Friendship is one of the deepest pleasures of life. But in our busy, fast-paced, mobile world, we’ve lost this rich view of friendship and instead settled for shallow acquaintances based on little more than similar tastes or shared interests.

Helping us recapture a vision of true friendship, pastor Drew Hunter explores God’s design for friendship and what it really looks like in practice—giving us practical advice to cultivate the kinds of true friendships that lead to true and life-giving joy.

Crossway. 192 pages.

Many of us are living crowded lives yet lonely lives.

We have built walls around ourselves and our lives, though there is the appearance of many relationships they are marked by shallowness. Thus we are increasingly isolated. Hunter suggests two main causes behind this. The first is sin. He writes, “Sin is antisocial. It curves us inward and it drives us to isolation” (p30).

Secondly, modern culture does not exactly encourage or celebrate this gift. Hunter suggests three aspects of modern culture that create barriers to deep relationships: busyness, technology, and mobility. These have robbed us of the time and means to enjoy it. Constantly interacting and increasingly connected we are nevertheless isolated. But friendship has to be deep for it to be meaningful. It should be more like a “submarine holding a few and going deep. But most of us have made it more like a cruise ship filled with lots of nice people whom we don’t know well at all” (p26).

Avoid the Vague Idea of Community

Hunter makes a fascinating observation regarding the church’s contribution to the present and ongoing devaluation of true friendship. He says, “Churches often talk about community, which is good. But they don’t talk about friendship, which is not good. We encourage community in general, but we forget friendship in particular…In truth, a church with deep community is most likely a place in which each person goes deep with a handful of others” (p36). Our overemphasis on community broadly has led to an underemphasis on friendship.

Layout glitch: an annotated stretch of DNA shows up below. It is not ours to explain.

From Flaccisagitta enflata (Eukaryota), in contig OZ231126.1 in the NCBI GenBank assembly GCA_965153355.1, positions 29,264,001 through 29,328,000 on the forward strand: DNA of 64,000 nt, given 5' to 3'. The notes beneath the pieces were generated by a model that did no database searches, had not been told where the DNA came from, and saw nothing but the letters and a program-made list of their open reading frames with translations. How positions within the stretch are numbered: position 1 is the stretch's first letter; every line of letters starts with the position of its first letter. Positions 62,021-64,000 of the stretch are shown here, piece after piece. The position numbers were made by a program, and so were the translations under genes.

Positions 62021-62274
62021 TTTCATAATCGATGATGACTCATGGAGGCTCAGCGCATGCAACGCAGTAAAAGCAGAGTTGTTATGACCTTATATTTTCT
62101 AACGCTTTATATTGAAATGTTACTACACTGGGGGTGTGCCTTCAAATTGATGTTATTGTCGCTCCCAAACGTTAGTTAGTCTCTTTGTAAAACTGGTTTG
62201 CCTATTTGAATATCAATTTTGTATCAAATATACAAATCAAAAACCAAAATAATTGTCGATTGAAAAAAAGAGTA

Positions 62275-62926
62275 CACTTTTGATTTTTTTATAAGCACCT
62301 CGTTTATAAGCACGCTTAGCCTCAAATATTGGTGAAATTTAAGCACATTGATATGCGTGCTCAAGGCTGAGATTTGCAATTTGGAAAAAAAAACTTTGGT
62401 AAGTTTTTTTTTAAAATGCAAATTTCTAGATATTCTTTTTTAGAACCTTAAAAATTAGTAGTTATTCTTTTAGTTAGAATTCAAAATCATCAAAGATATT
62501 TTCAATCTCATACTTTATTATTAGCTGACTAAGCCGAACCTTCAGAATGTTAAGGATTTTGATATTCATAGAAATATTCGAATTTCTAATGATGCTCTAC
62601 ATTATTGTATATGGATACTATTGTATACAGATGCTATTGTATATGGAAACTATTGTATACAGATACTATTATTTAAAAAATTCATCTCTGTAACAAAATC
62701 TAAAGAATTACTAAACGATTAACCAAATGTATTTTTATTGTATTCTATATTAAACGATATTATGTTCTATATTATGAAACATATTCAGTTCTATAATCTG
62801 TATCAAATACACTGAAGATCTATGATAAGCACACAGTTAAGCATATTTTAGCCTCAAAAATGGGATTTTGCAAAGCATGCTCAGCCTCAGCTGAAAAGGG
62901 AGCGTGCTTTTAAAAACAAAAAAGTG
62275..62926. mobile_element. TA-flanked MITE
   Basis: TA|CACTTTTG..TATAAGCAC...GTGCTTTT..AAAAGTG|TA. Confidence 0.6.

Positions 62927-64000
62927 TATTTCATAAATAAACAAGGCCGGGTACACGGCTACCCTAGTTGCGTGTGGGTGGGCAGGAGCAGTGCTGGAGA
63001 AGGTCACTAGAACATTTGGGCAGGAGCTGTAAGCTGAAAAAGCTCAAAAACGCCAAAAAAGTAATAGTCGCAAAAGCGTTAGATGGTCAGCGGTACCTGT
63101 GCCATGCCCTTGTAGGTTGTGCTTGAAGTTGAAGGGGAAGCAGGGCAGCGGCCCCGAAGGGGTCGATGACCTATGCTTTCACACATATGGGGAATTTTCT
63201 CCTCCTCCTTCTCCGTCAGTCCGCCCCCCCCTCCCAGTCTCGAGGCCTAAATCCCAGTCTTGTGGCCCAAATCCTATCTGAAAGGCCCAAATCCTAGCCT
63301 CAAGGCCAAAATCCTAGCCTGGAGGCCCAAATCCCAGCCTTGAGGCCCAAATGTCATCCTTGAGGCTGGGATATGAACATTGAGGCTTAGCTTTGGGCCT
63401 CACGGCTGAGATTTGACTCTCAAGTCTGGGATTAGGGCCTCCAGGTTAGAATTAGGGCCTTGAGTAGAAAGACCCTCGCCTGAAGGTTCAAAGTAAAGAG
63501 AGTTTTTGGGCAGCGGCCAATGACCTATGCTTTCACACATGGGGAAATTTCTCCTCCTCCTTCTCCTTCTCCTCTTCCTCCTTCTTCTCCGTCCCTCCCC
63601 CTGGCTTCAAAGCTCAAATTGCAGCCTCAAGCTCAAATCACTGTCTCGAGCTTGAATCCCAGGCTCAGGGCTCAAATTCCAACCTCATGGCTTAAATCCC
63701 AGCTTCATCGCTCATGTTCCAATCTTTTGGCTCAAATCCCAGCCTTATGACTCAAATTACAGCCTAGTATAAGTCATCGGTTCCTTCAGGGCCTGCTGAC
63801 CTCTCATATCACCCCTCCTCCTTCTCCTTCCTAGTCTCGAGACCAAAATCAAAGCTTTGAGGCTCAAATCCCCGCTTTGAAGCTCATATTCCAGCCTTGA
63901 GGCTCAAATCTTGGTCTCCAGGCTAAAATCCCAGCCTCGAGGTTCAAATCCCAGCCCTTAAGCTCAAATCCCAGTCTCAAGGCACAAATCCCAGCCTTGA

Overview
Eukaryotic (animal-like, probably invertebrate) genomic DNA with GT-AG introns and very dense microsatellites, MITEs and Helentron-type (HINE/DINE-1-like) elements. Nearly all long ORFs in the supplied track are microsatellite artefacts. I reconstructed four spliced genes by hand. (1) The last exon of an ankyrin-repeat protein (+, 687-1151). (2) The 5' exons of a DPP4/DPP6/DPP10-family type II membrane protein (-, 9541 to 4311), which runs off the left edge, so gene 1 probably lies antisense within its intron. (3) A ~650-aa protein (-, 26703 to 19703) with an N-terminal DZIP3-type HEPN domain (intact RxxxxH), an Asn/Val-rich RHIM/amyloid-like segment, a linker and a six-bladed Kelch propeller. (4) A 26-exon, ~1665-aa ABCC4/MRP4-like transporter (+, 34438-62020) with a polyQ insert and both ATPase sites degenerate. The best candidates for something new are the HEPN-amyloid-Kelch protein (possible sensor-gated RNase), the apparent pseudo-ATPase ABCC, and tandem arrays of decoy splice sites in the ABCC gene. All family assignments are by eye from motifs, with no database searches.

Our overemphasis on community broadly has lead to an underemphasis on friendship.

God has designed us in such a way that, besides himself, we need other human beings in order to live and thrive. Therefore, we must prioritise and treasure our friends, just as we prioritise our fellowship with God. And the church should play a significant role in promoting the development and growth of deep friendships. In other words, as Hunter argues, “Church discipleship should be viewed as a form of friendship. And real discipleship happens when we pursue it in the context of deep friendship…We mature as Christians as we enjoy biblical friendship with discipleship intentionality” (p93).